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Why the Arrest of Huawei’s CFO Has Helped Send Stock Markets Into a Tailspin

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Asian indices plummeted today—Nikkei 225 down 1.9%, Hang Seng down 2.5%, Shanghai Composite down 1.7%—and Europe’s Stoxx 600 is down 1.9% at the time of writing. The main catalyst for the continuation of this week’s selloff was the arrest in Canada of Sabrina Meng Wanzhou, the chief financial officer of Huawei and the daughter of company founder Ren Zhengfei.

Meng faces extradition to the U.S., where investigators are probing Huawei’s alleged non-compliance with sanctions on Iran. Is the timing of the arrest deliberate? That’s an open question at this point—but either way, it could not be more tumultuous in effect. China, which has spent the week thus far making conciliatory gestures to the U.S. in an attempt to bring the trade war to an end, is furious and is demanding Meng’s release.

“China should be fully prepared for an escalation in the trade war with the U.S., as the U.S. will not ease its stance on China, and the recent arrest of the senior executive of Huawei is a vivid example,” thundered the state-run Global Times in a tweet bearing an image of flag-emblazoned fists.

Meanwhile, the substantially more independent South China Morning Post reported today that Meng and her father recently told Huawei employees that strict compliance with regulations was sometimes not financially feasible and could be avoided. Not a good look at this time.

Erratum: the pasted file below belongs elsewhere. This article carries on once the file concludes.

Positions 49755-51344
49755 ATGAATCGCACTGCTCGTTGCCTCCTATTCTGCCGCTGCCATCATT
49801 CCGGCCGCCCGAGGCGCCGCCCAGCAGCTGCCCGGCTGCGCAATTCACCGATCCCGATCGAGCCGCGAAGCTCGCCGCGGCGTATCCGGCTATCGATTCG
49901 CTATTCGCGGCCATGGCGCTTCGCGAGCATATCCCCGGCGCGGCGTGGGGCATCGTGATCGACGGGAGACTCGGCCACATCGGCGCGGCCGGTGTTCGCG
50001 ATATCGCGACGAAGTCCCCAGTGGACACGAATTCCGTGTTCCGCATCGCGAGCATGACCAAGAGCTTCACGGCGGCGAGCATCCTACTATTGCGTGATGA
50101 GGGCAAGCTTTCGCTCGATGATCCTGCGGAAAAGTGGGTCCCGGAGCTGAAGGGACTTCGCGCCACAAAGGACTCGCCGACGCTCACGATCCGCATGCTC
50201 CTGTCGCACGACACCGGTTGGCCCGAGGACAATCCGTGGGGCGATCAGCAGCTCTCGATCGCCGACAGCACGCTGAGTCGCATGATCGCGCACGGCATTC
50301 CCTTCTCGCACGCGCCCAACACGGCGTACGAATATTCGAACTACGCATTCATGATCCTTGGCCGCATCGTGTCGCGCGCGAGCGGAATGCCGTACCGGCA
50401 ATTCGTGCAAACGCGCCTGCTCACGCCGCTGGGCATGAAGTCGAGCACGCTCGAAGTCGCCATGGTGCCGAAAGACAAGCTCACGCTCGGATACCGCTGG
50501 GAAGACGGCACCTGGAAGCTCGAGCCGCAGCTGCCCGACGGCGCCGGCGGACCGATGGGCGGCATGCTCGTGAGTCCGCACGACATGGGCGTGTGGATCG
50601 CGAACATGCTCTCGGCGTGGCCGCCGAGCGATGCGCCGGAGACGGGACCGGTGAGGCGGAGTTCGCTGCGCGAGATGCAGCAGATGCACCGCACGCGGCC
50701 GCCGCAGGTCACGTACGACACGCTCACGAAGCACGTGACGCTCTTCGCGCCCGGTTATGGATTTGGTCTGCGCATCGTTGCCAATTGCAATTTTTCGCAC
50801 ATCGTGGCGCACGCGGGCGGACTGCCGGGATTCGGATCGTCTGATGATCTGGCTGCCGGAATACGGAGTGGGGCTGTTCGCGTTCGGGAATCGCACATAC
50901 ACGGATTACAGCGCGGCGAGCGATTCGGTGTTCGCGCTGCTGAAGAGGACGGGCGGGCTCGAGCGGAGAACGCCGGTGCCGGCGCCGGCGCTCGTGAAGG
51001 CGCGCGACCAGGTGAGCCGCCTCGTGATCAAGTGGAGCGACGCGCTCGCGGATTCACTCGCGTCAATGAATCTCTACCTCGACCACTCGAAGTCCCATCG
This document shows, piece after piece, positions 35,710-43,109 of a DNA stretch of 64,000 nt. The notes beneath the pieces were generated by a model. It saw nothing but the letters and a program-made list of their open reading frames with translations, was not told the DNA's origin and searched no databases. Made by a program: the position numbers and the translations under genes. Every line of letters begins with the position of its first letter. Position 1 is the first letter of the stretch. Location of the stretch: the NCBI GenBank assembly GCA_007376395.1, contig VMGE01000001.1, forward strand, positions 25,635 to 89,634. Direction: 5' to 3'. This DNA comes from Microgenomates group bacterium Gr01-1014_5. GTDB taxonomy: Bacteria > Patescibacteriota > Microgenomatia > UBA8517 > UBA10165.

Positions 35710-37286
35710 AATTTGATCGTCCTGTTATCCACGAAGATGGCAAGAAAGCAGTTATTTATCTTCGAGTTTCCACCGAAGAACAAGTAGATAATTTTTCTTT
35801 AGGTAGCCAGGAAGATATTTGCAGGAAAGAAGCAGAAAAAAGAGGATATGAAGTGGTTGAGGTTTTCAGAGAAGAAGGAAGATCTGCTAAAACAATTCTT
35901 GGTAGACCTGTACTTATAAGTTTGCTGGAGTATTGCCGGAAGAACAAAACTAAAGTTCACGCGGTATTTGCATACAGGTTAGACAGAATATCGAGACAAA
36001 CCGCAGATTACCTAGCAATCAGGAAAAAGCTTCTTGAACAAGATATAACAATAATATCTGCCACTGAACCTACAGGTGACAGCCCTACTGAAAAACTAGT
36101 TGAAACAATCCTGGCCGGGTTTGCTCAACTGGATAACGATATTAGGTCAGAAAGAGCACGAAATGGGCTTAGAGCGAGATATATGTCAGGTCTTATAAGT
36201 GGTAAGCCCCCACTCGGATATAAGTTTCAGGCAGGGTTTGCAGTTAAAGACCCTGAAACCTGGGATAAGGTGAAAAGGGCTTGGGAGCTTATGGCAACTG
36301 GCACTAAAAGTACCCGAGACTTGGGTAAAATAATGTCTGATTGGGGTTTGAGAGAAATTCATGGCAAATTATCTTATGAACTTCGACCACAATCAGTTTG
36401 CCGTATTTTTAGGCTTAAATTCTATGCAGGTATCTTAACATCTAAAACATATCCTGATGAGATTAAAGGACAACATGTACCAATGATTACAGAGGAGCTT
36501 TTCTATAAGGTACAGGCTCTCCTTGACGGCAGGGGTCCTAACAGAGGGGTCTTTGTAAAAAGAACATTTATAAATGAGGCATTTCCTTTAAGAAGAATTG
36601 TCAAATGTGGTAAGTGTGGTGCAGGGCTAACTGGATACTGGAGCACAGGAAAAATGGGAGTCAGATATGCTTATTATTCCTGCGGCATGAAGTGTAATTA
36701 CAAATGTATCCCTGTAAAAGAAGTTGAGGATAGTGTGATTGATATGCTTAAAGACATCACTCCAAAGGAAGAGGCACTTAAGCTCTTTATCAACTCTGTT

The Meng arrest wasn’t the only thing roiling the Asian markets today—Apple suppliers’ shares have tumbled again after camera-lens supplier Largan Precision revealed a 28% fall in year-on-year monthly revenues.

The end of iPhone sales growth is a major factor here—Apple was this year displaced as the world’s second-biggest smartphone producer by, you guessed it, Huawei—but again the trade war is lurking in the periphery. Key contractors whose stock fell, Pegatron and Foxconn, were reported this week to have been planning factories outside China in order to mitigate the impact of tariffs.

Nobody will blame them for scrambling. At this point it’s fair to say most of the goodwill coming out of last weekend’s G20 meeting between Presidents Trump and Xi has evaporated. Hold onto your hats.

A version of this story first appeared in Fortune’s CEO Daily newsletter. Subscribe here.

This story was originally published by Fortune

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